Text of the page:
Initial Reactions to UK Supreme Court’s Ruling on Business Interruption Claims

By | January 15, 2021

Insurers, policyholders and industry observers have issued comments on the UK Supreme Court’s ruling that insurers should pay small businesses for many business interruption claims from the COVID-19 lockdowns.

The UK Supreme Court dismissed appeals by six insurers – Hiscox, RSA, QBE, Argenta, Arch and MS Amline – determining that “many thousands of policyholders will now have their claims for coronavirus-related business interruption losses paid.” The insurers had argued that business interruption policies contained pandemic exclusions and should not be covered. No further appeals will be allowed.

The full judgment is available on the Supreme Court website.

Here are some of the initial reactions to the Supreme Court ruling:

Hiscox

Hiscox estimated its 2020 COVID-19-related business interruption claims had risen by $48 million as a result of the ruling, reaching a total for the year of approximately £136 million (US$186 million). For this year, business interruption claims to the end of March 2021 are estimated at $20 million, a Hiscox representative said. The insurer welcomed the “clarity” provided by the final judgment, saying it has begun to pay the claims. Hiscox noted that fewer than one-third of Hiscox’s 34,000 UK business Interruption policies are affected by the decision.

Moody’s Investors Service

“Today’s judgment in the FCA’s business interruption insurance test case is credit negative for UK insurers and reinsurers as the Supreme Court has found in favor of policyholders,” said Dominic Simpson, a vice president at Moody’s Investors Service in London, in a statement, noting that the financial impact of the judgment on individual insurers “should be manageable, net of reinsurance.”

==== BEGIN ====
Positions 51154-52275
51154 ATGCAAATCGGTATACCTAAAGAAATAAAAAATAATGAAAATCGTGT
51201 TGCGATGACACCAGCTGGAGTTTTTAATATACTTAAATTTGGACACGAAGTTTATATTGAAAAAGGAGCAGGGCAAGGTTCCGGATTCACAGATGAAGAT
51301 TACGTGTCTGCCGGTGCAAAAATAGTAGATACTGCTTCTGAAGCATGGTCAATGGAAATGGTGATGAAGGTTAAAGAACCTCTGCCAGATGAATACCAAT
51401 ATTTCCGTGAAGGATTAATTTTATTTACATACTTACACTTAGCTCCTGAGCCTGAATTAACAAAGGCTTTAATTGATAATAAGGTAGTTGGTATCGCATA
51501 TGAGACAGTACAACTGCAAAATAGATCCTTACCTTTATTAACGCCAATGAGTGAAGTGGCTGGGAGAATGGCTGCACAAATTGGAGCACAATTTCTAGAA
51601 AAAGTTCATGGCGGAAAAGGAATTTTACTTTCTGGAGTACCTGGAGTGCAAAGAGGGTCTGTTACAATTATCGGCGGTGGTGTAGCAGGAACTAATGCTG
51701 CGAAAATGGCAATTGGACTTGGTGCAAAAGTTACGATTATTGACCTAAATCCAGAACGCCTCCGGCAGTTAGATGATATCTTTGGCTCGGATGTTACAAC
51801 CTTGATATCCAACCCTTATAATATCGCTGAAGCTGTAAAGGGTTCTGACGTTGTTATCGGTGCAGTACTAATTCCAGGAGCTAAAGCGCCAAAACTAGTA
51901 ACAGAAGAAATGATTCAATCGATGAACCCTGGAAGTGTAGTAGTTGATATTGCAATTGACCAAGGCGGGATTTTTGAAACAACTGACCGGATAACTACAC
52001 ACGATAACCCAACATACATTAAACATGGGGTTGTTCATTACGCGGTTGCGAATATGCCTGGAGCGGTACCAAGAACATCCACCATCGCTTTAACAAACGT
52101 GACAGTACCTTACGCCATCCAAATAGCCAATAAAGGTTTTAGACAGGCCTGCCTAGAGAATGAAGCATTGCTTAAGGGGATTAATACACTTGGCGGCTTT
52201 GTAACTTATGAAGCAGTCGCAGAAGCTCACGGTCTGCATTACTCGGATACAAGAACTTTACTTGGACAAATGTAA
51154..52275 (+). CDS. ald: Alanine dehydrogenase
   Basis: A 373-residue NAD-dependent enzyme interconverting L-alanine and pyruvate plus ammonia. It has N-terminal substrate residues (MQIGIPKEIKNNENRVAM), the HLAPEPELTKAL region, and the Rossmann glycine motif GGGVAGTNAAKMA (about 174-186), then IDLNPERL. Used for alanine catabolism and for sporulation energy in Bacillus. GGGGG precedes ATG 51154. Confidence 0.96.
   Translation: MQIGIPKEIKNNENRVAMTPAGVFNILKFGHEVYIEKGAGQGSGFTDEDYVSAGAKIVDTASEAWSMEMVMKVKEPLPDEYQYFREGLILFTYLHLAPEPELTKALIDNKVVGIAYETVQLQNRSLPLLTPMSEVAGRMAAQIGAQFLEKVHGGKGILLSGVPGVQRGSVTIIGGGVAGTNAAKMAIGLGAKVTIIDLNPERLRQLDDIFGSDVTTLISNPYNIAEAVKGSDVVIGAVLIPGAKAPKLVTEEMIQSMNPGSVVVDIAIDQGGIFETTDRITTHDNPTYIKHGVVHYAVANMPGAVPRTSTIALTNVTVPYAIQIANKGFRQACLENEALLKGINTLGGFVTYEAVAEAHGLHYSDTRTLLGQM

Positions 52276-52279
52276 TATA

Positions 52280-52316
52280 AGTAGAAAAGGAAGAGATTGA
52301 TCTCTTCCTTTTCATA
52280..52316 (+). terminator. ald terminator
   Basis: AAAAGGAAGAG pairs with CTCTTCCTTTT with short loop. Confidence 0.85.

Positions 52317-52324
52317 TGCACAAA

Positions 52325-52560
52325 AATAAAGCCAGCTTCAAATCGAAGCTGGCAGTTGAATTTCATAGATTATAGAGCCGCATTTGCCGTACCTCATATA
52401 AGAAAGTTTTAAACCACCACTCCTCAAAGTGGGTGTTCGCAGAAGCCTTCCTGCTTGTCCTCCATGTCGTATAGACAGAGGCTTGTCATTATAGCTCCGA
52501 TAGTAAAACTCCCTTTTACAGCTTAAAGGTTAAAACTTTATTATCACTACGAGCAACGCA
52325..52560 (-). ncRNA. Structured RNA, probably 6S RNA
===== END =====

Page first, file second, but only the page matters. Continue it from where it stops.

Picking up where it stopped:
“However, precedents have been set which could widen the circumstances in which policyholders make future claims. More positively for insurers, most SME business interruption policies are designed primarily to protect property damage interruption, and do not cover pandemic-related claims, and the clarity provided by the judgment will help end damaging disputes with clients,” he added.

Fitch Ratings

Fitch Ratings said the ratings of UK non-life insurers are likely to be unaffected by the Supreme Court ruling. “The ruling largely went in favor of policyholders but the ultimate claims costs should still be within Fitch’s rating sensitivities for the insurers affected,” said Fitch, noting that updated claims estimates published by insurers in response to the ruling suggest modest increases to previous estimates. For example, Fitch said, Hiscox will add US$48 million of reserves (net of reinsurance) to the US$130 million it had in place at the end of the third quarter of 2020 for BI claims. “Its total BI reserves, net of reinsurance, will now equate to 7% of its total end-1H20 equity of US$2.4 billion.”

The Association of British Insurers

“The insurance industry expects to pay out over £1.8 billion [$2.5 billion] in COVID-19 related claims across a range of products, including business interruption policies. Customers who have made claims that are affected by the test case will be contacted by their insurer to discuss what the judgment means for their claim,” said Huw Evans, director general of the Association of British Insurers (ABI).

“All valid claims will be settled as soon as possible and in many cases the process of settling claims has begun. Some payments have already been made where valid business interruption claims have not been impacted by the test case ruling,” he added.

“We recognize this has been a particularly difficult time for many small businesses and naturally regret the COVID-19 restrictions have led to disputes with some customers. We will continue to work together as an industry to ensure customers have the clarity they need when it comes to what they can expect from their business insurance policies.”

Airmic

“The Supreme Court’s landmark ruling today on the FCA’s business interruption (BI) insurance case for COVID-19 claims is one of the most important legal issues of the last decade. Affected policyholders will welcome the ruling to unanimously dismiss insurers’ appeals and to substantially allow all four of the FCA’s appeals in favour of policyholders,” said John Ludlow, CEO of Airmic, the UK risk management association..

“To provide some scale to the significance of this morning’s Supreme Court ruling, the FCA has estimated that some 370,000 policyholders would be affected by today’s Supreme Court decision, paving the way for up to £1.2 billion [$1.6 billion] in BI claims payments, across 700 policy types, from 60 insurers,” commented Julia Graham, Airmic’s deputy CEO and technical director.